Thursday, October 18, 2012

Scoring the Second Debate

On Tues., Oct. 16, the second presidential debate took place on the Hofstra University campus in Hempstead, N.Y. It will likely be remembered for the tense confrontation over Libya, when both the Republican Mitt Romney and the Democrat Barack Obama plainly revealed what scant admiration they have for one another.

Both men were well aware they could not allow the viewing audience to perceive from their words or demeanor that they were being dominated by the other guy. At times that prickly aspect of the hour-and-a-half of questioning, answering and posturing put the moderator, Candy Crowley, in a position something like that of a put upon referee for an athletic competition. 

Depending on one’s point of view, Crowley either did a good job with a tough assignment, or the CNN political reporter overstepped her bounds as moderator.

As a 15-round boxing match, roughly with 15 questions, I had it scored with Obama winning nine rounds, Romney winning three rounds, with three rounds even.

The instant polls I've seen today found in Obama’s favor, too: Reuters had it Obama 48 percent, Romney 33 percent; CBS had it Obama 37 percent, Romney 30 percent; CNN had it Obama 46 percent, Romney 39 percent.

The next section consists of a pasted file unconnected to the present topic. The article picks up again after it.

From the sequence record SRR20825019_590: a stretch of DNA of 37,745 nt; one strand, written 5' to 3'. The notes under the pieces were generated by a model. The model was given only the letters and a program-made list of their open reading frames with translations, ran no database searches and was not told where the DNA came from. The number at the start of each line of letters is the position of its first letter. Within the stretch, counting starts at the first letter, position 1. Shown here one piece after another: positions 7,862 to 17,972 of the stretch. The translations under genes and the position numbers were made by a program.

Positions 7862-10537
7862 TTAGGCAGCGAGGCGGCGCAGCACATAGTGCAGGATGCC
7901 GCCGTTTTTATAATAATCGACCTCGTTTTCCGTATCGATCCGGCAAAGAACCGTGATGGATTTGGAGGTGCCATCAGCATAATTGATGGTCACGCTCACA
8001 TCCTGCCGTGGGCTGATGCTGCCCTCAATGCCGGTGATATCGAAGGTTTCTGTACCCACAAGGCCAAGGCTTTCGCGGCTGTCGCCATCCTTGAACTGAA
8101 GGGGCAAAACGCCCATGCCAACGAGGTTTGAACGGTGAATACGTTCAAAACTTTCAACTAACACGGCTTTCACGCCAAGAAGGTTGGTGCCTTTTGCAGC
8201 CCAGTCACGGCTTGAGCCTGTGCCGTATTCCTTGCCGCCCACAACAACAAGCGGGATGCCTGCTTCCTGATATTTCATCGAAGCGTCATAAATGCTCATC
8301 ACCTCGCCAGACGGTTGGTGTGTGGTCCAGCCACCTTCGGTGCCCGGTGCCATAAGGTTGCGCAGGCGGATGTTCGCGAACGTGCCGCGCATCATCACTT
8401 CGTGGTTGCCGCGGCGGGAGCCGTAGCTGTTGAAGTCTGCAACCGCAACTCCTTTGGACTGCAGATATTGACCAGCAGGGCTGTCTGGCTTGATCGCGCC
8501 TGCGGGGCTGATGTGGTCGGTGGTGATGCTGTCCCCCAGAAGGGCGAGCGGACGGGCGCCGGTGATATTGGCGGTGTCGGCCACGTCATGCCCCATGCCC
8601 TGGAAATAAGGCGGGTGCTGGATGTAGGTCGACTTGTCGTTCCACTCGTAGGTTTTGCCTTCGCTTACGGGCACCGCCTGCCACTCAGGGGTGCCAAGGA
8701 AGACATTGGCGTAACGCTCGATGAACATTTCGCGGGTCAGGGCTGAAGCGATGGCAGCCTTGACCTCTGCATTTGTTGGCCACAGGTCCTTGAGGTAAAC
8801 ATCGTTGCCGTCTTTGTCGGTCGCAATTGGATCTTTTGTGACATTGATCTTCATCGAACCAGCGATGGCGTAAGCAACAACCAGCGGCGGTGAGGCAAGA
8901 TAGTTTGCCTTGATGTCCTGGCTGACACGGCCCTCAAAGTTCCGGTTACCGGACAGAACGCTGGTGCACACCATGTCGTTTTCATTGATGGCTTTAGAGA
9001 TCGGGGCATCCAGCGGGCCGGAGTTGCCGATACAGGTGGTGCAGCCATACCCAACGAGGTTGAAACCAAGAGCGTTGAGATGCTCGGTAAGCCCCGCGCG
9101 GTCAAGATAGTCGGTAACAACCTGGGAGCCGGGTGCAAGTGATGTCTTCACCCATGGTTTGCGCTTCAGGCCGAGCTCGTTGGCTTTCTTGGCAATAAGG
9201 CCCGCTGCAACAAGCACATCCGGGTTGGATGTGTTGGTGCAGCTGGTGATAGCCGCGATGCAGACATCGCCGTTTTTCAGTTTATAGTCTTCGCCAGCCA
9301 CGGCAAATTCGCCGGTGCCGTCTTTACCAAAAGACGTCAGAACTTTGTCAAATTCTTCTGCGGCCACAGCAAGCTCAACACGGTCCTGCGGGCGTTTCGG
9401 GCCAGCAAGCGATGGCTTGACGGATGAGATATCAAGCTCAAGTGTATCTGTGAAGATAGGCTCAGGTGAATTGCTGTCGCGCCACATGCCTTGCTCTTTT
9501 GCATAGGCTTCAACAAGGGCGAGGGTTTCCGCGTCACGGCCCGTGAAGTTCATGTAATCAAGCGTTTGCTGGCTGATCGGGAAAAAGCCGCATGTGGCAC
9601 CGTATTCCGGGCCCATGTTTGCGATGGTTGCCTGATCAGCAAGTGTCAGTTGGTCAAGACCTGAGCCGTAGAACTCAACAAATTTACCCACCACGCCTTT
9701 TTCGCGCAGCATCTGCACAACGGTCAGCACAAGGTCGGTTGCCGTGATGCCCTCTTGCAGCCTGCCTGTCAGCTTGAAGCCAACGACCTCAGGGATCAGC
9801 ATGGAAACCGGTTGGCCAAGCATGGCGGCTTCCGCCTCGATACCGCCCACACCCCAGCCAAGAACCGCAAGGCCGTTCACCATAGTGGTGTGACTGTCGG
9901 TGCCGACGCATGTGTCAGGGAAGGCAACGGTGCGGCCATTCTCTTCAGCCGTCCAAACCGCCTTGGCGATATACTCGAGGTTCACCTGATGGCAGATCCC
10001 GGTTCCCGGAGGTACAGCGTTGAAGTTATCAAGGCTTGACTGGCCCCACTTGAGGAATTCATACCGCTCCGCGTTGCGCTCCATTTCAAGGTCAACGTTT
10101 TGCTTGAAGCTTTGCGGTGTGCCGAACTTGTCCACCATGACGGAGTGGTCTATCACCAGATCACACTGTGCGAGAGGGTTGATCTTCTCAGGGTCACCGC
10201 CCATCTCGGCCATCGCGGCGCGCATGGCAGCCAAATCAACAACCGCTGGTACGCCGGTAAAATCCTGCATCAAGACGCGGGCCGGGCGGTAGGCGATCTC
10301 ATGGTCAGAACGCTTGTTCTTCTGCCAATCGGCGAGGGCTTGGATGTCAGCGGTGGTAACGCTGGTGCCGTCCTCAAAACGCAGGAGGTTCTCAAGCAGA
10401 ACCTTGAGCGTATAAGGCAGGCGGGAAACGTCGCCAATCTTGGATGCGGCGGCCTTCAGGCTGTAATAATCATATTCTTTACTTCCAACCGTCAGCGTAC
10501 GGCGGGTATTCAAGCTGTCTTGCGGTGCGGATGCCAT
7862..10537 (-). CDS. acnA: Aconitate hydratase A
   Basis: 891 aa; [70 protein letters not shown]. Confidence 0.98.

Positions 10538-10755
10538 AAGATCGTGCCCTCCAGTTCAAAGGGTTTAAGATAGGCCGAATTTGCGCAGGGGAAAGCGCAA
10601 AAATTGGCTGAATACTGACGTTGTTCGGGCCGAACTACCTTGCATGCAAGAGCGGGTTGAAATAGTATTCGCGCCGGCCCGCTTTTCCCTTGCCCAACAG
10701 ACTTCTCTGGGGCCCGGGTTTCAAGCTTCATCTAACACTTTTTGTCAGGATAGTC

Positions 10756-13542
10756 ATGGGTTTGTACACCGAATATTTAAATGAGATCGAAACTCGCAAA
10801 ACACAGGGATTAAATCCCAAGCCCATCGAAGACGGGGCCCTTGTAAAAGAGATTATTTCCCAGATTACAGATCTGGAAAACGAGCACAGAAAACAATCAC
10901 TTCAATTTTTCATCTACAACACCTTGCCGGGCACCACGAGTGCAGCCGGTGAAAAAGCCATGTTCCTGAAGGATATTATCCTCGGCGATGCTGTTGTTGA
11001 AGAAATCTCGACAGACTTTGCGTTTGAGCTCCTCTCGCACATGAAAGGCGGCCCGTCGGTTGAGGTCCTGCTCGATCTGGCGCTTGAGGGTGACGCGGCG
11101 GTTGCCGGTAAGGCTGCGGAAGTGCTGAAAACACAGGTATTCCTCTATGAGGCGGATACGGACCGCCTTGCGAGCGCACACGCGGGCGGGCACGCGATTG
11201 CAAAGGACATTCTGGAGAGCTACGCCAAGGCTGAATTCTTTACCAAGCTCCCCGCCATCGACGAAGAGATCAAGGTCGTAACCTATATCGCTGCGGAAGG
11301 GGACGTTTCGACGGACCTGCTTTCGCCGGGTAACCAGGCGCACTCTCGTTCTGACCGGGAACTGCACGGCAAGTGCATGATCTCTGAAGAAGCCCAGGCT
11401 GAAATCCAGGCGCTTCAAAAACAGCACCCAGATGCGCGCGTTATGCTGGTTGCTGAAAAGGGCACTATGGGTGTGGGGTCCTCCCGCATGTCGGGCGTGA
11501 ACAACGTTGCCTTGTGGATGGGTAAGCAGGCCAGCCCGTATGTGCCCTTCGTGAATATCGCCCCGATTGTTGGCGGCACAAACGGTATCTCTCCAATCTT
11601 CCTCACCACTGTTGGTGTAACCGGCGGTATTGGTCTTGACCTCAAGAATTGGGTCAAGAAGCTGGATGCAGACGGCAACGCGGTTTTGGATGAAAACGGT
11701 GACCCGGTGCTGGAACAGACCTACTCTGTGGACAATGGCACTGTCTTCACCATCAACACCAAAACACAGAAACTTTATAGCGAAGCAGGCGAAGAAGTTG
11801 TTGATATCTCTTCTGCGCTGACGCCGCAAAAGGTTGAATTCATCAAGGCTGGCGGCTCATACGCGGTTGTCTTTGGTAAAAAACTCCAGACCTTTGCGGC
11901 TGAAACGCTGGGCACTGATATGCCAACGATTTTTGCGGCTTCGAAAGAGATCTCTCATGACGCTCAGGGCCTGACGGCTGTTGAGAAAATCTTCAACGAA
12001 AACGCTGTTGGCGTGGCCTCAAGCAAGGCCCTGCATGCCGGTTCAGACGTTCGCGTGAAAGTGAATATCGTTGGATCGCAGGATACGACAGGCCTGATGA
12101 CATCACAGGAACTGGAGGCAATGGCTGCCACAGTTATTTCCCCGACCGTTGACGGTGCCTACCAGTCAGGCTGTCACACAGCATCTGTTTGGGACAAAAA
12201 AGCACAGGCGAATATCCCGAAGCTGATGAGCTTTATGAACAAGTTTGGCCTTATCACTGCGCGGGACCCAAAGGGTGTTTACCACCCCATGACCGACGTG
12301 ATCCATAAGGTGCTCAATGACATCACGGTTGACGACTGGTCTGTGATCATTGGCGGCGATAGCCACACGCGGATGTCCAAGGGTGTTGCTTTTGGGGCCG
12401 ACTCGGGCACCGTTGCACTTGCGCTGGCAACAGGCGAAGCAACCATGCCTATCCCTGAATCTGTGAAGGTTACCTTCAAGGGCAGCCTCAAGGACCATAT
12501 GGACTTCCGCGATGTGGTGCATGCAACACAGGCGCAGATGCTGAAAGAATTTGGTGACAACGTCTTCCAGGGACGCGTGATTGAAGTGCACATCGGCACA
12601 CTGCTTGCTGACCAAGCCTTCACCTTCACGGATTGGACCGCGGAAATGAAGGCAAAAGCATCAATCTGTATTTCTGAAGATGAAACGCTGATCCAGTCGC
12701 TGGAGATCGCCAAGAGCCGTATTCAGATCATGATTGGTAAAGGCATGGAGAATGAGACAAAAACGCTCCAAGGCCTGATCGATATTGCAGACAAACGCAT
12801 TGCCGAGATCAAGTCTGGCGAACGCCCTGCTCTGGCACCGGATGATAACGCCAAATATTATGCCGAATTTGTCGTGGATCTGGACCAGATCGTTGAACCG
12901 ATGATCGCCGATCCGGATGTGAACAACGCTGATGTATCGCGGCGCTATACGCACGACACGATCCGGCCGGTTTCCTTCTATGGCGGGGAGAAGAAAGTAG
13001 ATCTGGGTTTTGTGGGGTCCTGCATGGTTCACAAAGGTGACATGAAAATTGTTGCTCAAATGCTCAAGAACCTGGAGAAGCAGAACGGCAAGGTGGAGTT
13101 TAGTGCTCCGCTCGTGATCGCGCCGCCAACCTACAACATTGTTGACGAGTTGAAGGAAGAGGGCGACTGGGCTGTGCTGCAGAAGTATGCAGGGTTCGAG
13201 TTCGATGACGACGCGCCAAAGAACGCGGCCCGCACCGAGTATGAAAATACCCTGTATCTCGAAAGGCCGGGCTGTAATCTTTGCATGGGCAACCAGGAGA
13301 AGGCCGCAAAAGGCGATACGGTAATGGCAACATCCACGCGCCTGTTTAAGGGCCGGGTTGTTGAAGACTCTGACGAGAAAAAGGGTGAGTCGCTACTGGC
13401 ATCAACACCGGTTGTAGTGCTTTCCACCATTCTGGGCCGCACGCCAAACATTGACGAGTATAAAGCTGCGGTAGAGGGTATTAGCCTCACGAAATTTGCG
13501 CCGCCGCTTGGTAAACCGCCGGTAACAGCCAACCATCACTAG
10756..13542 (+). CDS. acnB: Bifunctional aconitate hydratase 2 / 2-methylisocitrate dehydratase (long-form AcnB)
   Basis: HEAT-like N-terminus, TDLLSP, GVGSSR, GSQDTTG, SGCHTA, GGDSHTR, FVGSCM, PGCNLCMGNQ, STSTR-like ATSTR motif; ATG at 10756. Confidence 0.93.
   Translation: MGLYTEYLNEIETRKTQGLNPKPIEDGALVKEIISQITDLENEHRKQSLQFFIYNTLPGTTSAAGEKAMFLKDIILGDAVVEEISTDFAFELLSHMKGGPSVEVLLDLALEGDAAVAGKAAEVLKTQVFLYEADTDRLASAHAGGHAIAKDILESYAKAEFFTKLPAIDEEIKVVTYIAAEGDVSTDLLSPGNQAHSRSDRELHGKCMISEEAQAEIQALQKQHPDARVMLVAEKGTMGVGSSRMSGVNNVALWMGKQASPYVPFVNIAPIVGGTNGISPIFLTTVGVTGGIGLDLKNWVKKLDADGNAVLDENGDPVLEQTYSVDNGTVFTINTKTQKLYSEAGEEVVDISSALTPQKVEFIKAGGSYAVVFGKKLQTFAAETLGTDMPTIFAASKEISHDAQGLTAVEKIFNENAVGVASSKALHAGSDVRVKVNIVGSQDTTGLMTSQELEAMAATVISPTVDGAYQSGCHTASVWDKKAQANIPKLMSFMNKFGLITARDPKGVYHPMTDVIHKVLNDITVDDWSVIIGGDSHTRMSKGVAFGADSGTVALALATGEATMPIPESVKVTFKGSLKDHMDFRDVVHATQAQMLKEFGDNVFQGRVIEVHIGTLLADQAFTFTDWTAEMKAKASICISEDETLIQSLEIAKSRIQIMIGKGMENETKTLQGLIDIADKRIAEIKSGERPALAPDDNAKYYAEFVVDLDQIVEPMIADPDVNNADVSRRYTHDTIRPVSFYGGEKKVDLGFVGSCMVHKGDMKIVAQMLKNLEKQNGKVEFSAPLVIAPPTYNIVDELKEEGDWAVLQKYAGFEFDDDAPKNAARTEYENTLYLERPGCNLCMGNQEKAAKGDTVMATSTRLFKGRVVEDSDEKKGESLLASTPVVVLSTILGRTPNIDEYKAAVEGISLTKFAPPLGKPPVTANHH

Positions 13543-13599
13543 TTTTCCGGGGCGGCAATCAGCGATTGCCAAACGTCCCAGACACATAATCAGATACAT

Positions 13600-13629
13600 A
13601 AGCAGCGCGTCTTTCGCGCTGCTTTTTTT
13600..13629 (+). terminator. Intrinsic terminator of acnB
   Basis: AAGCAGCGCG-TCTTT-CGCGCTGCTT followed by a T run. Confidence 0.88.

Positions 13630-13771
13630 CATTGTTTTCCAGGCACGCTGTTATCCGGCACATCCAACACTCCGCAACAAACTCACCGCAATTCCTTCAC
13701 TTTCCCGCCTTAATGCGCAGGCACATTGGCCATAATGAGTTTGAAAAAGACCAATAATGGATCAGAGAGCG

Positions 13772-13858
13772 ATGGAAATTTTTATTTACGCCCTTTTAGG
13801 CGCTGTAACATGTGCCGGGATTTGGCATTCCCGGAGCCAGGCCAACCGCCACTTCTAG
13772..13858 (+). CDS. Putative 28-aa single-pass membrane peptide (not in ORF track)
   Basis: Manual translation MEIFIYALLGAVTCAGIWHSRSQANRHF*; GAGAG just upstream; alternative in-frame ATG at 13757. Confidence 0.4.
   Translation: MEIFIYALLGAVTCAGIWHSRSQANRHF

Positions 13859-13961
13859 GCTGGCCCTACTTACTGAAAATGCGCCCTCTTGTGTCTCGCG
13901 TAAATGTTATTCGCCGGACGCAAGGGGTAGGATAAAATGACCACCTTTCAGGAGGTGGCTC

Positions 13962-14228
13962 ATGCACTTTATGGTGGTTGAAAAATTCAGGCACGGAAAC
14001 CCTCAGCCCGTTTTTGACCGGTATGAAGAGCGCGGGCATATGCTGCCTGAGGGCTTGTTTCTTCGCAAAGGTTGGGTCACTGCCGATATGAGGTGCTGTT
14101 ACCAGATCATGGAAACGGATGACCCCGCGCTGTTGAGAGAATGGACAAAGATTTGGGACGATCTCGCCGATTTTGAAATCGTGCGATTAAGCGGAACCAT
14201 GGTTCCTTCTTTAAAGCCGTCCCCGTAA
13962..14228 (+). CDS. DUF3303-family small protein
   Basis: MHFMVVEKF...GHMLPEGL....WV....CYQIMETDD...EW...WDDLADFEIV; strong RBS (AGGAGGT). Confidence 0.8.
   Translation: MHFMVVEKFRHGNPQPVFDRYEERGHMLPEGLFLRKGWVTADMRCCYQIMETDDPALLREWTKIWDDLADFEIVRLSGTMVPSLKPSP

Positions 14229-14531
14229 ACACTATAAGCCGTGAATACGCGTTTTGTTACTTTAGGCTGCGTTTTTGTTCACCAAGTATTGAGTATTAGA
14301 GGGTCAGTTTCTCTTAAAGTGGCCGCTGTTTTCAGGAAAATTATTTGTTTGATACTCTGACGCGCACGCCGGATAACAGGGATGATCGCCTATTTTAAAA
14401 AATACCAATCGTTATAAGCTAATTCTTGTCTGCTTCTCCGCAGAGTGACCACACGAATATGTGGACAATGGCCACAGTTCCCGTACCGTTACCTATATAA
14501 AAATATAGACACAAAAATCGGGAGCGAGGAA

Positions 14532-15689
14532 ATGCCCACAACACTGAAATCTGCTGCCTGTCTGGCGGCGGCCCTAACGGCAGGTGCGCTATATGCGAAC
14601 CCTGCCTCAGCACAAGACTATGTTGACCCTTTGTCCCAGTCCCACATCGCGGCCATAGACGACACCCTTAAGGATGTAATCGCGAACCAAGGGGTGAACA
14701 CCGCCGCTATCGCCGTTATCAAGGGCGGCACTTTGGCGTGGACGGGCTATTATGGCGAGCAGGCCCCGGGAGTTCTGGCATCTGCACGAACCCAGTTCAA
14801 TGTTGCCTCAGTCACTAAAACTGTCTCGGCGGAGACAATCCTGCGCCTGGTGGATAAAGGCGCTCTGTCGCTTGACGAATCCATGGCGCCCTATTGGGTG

The debate’s noteworthy Libya moment had Romney saying Obama and his administration waited a couple of weeks to label the killing of Ambassador Chris Stevens and three other Americans on Tues., Sept. 11, as a terrorist act.

Obama pounced on the opportunity and corrected Romney. In his defense Obama pointed to his own comments on the day after the incident: “The United States condemns in the strongest terms this outrageous and shocking attack ... no acts of terror will ever shake the resolve of this great nation."

Nonetheless, Romney challenged the veracity of his opponent and then Crowley spoke up to say the president was right about what he had said, even if at the time there was still considerable confusion about actually happened in Benghazi.

Obama also bristled at Romney’s suggestion that politics somehow had played into the scenario, and he chastised the former Massachusetts governor that it was “offensive” for him to make such insinuations.

Romney never explained why it is so important for the White House to rush to label every act of violence in the world as terrorism, or something else, before all the facts have been studied.

Both candidates ducked some questions. Both candidates milled around uncomfortably on their feet. At times the stage didn’t seem big enough for both of them.

Romney’s best moments were spent talking about the need to create more jobs, energy policy and tax cuts.

Obama’s best moments were spent talking about saving the automobile industry, equality for women in the workplace and foreign policy.

Complaining about how bad a ref was is what sports fans who are disappointed with the results of a game do. The fans of the winners of the game don't usually have much to say about referees.   

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